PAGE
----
Wednesday Messages from Rev. Brooks
Messages are prerecorded by Rev. Jaye Brooks, available at 2:00 PM and thereafter here, on the UUCSR YouTube channel and Facebook.
Rev. Jaye Brooks wrote, "Independence Day reminds us of the Principles that form the idea of America: people are equal, their rights are inherent, and our government is created by the people to serve the people. These ideas resonate with our UU Principles: the inherent worth of every person; justice, equity, and compassion in human relations; the use of democratic process in our congregations and in the world. These Principles, clearly stated, carry with them an implicit promise that we will act together to make them live vibrantly in our national public life."
Read by Suzanne Viverito, Tina Manko, and Gary Mitchell. The words date back 500 years to the European roots of Unitarian and Universalist values, It combines the thoughts of 16th-century theologian Frances David, the text of one of the first religious freedom proclamations in human history, the 1568 Edict of Torda, and a traditional Hungarian house-blessing that traces back to the early Unitarians of Transylvania. These ideas shaped history. They became our Unitarian Universalist roots. When we use our reason to understand, when we find love in our hearts, when we open our minds to influences beyond what we now know, these roots anchor us—but they do not limit us. Instead they guide us to new ideas, new “revelations,” and new understandings of the issues of the day. Our roots run deep.
Rev. Jaye Brooks reads “Jazz People” by Black American poet Regie Gibson (http://www.regiegibson.com/) The poem is based on the stories he and his daughter Jamila made up when she was little and together they imagined people who chose to be music so they could live in harmony.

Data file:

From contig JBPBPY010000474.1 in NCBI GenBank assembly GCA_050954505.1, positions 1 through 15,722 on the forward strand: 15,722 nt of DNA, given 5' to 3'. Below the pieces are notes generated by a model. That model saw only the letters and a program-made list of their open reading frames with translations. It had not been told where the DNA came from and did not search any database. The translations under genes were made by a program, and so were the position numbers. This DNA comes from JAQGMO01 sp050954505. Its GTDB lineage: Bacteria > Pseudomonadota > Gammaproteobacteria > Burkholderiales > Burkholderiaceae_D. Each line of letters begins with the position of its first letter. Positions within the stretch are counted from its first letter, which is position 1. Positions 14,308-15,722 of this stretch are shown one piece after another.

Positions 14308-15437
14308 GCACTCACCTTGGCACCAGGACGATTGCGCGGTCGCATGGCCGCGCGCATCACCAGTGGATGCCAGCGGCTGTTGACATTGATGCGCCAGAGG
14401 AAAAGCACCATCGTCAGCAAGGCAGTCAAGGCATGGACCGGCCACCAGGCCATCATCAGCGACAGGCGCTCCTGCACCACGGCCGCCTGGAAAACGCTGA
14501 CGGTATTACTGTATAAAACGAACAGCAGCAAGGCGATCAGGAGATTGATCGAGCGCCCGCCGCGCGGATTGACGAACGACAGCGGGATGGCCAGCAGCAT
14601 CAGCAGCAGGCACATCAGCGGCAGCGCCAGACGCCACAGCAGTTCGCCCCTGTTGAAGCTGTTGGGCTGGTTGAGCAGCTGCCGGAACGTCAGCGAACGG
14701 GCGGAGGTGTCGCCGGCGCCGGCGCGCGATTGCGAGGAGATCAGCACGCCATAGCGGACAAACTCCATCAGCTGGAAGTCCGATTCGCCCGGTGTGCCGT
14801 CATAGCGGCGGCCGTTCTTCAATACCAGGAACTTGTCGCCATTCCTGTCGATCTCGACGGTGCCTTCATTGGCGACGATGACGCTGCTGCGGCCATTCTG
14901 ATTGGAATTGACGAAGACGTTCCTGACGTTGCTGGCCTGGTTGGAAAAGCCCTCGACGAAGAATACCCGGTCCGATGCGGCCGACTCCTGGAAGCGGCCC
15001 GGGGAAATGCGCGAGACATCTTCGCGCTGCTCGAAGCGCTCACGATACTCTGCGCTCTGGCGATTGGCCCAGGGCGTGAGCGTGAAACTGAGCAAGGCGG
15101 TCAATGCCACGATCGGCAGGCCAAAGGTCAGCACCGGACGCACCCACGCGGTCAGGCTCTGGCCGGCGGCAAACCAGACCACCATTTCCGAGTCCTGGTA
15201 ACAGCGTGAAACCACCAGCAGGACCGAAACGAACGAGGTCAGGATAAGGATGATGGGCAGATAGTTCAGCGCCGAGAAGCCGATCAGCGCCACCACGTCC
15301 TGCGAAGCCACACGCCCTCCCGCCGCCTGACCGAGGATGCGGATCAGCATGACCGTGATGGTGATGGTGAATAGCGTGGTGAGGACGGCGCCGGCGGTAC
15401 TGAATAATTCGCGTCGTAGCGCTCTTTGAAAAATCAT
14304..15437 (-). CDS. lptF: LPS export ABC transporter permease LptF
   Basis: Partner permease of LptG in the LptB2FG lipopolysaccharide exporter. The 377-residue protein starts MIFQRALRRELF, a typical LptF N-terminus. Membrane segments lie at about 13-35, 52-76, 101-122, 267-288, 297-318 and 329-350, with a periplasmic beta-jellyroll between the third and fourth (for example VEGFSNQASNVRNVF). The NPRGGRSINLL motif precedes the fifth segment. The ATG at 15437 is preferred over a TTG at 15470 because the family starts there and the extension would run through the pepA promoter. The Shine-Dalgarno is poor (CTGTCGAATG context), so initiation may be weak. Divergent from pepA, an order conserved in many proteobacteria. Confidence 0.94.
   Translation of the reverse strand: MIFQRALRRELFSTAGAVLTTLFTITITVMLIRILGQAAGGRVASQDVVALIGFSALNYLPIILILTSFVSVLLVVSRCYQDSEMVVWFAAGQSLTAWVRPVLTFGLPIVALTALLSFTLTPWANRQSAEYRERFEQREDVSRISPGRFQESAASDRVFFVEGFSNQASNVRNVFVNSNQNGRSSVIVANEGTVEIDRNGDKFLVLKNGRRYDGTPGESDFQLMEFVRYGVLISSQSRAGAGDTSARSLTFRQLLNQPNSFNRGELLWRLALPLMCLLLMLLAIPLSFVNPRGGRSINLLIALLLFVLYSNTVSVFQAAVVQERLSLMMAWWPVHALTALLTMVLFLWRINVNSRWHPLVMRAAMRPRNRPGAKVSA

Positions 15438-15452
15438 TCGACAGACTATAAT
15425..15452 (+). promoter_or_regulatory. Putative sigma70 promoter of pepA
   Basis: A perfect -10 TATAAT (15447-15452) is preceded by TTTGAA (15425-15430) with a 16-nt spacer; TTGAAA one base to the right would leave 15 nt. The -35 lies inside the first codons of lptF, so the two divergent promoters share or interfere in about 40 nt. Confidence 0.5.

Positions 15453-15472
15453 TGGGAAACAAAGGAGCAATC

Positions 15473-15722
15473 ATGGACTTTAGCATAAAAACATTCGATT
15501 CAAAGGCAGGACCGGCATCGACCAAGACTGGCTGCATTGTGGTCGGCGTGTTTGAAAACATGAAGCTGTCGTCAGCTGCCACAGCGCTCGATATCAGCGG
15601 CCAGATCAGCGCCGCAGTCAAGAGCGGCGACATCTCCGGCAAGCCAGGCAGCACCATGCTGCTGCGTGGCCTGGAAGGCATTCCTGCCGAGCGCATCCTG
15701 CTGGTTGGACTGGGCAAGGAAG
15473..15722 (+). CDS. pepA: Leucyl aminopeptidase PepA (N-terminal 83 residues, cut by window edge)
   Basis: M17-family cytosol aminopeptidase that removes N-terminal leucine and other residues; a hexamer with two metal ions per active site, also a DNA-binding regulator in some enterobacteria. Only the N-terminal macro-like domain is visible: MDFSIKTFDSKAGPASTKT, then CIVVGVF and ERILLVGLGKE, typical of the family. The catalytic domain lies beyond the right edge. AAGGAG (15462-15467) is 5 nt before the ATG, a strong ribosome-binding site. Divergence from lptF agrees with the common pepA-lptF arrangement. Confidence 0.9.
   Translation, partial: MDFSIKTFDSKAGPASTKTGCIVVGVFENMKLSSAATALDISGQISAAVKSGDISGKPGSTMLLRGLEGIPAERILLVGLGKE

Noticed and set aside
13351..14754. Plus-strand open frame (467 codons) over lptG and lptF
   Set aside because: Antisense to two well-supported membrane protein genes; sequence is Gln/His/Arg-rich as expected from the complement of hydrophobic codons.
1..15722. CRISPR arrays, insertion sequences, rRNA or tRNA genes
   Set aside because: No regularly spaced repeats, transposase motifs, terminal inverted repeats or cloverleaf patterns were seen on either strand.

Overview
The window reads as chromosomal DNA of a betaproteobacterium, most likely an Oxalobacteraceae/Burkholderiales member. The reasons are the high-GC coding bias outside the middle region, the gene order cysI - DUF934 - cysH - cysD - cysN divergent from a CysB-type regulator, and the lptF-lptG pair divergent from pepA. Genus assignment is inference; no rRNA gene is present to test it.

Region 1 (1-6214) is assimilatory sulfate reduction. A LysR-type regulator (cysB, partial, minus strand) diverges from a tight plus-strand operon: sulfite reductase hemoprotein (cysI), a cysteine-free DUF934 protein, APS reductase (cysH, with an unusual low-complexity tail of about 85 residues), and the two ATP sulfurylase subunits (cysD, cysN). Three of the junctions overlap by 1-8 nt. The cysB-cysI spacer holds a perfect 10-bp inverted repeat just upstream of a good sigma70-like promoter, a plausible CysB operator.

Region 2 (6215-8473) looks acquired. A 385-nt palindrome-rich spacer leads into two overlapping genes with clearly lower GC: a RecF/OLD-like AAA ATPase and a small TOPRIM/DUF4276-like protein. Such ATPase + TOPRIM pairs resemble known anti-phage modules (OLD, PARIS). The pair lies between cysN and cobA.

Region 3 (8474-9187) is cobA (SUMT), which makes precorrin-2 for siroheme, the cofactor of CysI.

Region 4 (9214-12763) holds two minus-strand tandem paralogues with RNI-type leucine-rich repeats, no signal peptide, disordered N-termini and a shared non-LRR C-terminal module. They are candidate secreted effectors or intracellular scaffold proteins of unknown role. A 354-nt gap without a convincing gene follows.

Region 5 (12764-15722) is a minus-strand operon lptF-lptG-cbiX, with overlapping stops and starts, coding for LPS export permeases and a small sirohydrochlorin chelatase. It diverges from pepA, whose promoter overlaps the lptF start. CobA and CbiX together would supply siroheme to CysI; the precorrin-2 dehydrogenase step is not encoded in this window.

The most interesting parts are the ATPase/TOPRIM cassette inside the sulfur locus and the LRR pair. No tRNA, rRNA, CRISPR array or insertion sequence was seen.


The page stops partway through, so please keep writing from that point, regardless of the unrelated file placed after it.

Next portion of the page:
Regie Gibson's website describes him as a poet, songwriter, author, workshop facilitator, and educator, who has performed, taught, and lectured at schools, universities, theaters and various other venues on two continents and in seven countries including Havana Cuba. Regie and his work appear in the New Line Cinema film love jones, based largely on events in his life. The poem entitled "Brother to the Night (A Blues for Nina)" appears on the movie soundtrack and is performed by the film's star, Larenz Tate. Regie performed "Hey Nappyhead" in the film with world-renowned percussionist and composer Kahil El Zabar, composer of the score for The Lion King musical.
Kurt Vonnegut said, "Regie, when you perform, you are supersonic and in the stratosphere, where you can see that the Earth really is a ball, moist, blue-green. Regie, you sing and chant for all of us. Nobody gets left out."
The Rev. Jaye Brooks presented this poem by Rev. Angela Herrera following months of quarantine due to COVID-19, and weeks of unrest following the murder of George Floyd.
The Rev. Herrera is Senior Minister at First Unitarian Church in Albuquerque, New Mexico.The Rev. Jaye Brooks is Developmental Minister at the Unitarian Universalist Congregation at Shelter Rock, in Manhasset, NY.
The Rev. Jennifer Brooks delivers brief and timely messages weekly on Wednesdays at 2:00 PM on uucsr.org/connect/messages, on YouTube, Facebook and Instagram. Also on Wednesdays, at 2:00 PM and 8:00 PM, all are welcome to join Rev. Jaye in live conversation on Zoom at the twice weekly "Wednesday Conversations."